Washington, D.C. — The safety and health of U.S. prison and jail populations must be prioritized to protect incarcerated individuals during the COVID-19 pandemic and future emergencies, a new column released today by the Center for American Progress highlights. It comes as far too many incarcerated people have been affected by the pandemic due to the lack of emergency preparedness within U.S. correctional facilities.
At a federal level, Reps. Jerry Nadler (D-NY), Karen Bass (D-CA), and Hakeem Jeffries (D-NY) recently introduced the COVID-19 Correctional Facility Emergency Response Act of 2020 (H.R. 6414), which was incorporated into the Health and Economic Recovery Omnibus Emergency Solutions (HEROES) Act that passed the House of Representatives on May 15, 2020.
Believing that the safety and health of prison and jail populations is long overdue, formerly incarcerated experts with JustLeadershipUSA point out that governments at all levels must take this opportunity to develop mandatory preparedness measures to implement during the current pandemic and in future national emergencies. This is why it launched the #JustUS campaign, an example of why people directly impacted by the criminal justice system must be centered in the development of reform policies.
Some key policy recommendations from the organization include:
- Create a an eight-member advisory board consisting of at least two formerly incarcerated individuals that provides recommendations on and assistance with developing a “decarceration and emergency plan” for correctional facilities
- Establish a criterion for release that prioritizes individuals most vulnerable to the emergency, such as “individuals over age 50” and those with “documented illnesses” and “compromised immune systems”
- Set limitations on intake into state correctional facilities during an emergency, as well as expedited court processing and more use of incarceration alternatives
- Assure proper medical care, nutrition, safety, and overall support for the well-being of individuals who do not qualify for release during an emergency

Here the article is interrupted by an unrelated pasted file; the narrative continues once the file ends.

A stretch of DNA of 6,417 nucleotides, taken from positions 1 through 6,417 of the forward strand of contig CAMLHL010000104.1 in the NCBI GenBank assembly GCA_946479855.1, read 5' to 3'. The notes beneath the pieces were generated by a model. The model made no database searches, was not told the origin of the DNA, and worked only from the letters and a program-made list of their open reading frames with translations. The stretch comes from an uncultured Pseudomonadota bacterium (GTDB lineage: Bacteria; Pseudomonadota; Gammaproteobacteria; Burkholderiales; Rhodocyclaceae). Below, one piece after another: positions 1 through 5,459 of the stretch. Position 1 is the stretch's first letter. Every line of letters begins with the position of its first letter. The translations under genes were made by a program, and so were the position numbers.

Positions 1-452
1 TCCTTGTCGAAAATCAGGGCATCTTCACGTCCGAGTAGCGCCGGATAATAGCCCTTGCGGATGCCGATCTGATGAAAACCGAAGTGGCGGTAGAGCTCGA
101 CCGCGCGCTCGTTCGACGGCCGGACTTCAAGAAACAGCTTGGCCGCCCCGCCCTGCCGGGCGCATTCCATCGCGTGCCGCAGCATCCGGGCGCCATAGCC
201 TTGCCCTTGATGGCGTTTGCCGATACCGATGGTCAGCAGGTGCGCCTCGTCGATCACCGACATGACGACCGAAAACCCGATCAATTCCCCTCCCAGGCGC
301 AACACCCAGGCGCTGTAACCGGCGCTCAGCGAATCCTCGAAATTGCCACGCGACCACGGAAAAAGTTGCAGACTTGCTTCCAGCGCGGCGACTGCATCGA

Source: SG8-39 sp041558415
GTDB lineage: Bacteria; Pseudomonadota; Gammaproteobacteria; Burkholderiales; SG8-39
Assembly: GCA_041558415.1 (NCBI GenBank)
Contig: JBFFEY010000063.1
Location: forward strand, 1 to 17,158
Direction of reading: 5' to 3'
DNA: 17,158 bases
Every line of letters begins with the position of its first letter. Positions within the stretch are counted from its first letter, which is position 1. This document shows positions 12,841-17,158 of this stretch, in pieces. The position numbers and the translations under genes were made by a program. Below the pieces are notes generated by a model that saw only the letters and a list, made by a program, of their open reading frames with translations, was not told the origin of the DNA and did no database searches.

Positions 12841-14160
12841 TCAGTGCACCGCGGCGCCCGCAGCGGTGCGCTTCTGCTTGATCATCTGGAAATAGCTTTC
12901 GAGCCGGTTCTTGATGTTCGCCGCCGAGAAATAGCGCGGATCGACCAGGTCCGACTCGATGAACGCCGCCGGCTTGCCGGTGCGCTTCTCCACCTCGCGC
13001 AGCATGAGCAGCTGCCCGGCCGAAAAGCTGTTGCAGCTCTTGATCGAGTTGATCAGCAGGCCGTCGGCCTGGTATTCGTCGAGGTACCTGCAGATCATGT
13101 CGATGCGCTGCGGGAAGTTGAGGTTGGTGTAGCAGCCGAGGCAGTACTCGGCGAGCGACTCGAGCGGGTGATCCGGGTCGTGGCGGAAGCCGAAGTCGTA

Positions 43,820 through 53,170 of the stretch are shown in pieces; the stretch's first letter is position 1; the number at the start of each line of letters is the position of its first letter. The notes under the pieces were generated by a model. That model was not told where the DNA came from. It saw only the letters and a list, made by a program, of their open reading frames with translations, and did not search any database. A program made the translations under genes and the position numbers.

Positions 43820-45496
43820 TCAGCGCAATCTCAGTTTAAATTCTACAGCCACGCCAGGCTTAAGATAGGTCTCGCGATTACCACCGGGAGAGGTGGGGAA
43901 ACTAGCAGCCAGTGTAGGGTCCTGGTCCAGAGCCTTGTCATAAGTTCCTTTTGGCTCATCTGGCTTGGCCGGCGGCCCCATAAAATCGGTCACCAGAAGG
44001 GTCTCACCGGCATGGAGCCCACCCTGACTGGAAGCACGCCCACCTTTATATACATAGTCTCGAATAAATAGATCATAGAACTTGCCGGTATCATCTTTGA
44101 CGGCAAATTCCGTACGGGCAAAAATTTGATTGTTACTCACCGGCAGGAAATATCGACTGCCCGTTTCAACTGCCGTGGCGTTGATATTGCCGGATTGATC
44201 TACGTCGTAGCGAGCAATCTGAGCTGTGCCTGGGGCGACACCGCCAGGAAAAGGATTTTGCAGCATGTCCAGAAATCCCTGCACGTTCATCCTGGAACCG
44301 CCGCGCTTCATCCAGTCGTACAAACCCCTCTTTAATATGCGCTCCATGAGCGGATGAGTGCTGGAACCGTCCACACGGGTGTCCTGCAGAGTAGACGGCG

“The lack of regard for incarcerated individuals has led to America’s correctional facilities becoming hot spots for the coronavirus. It is now time to put an end to the cycle of neglect in the midst of crisis and protect the rights of individuals behind bars,” said Akua Amaning, associate director for Criminal Justice Reform at CAP and author of the column. “Lawmakers must listen to directly impacted people and ensure incarcerated individuals are protected during this national emergency while simultaneously developing a broader emergency preparedness plan for future crises.”
Read the column: “A Call for Effective Emergency Management in Correctional Facilities During COVID-19” by Akua Amaning
- “Trump and Governors Should Use Commutations To Combat the Spread of Coronavirus” by Ed Chung and Lea Hunter
- “Reentry Reforms Are More Critical Than Ever Amid the Coronavirus Pandemic” by Sarah Figgatt
- “How To Stop the Rush To Enact New Federal Criminal Penalties” by Lea Hunter and Ed Chung
- “How To Reinvest in Communities When Reducing the Scope of Policing” by Ed Chung and Betsy Pearl
- “Why Prison Reform Is Not Enough to Fix the U.S. Criminal Justice System” by Ed Chung
For more information on this topic or to speak with an expert, please contact Claudia Montecinos at gro.ssergorpnacirema@sonicetnomc.
To find the latest CAP resources on the coronavirus, visit our coronavirus resource page.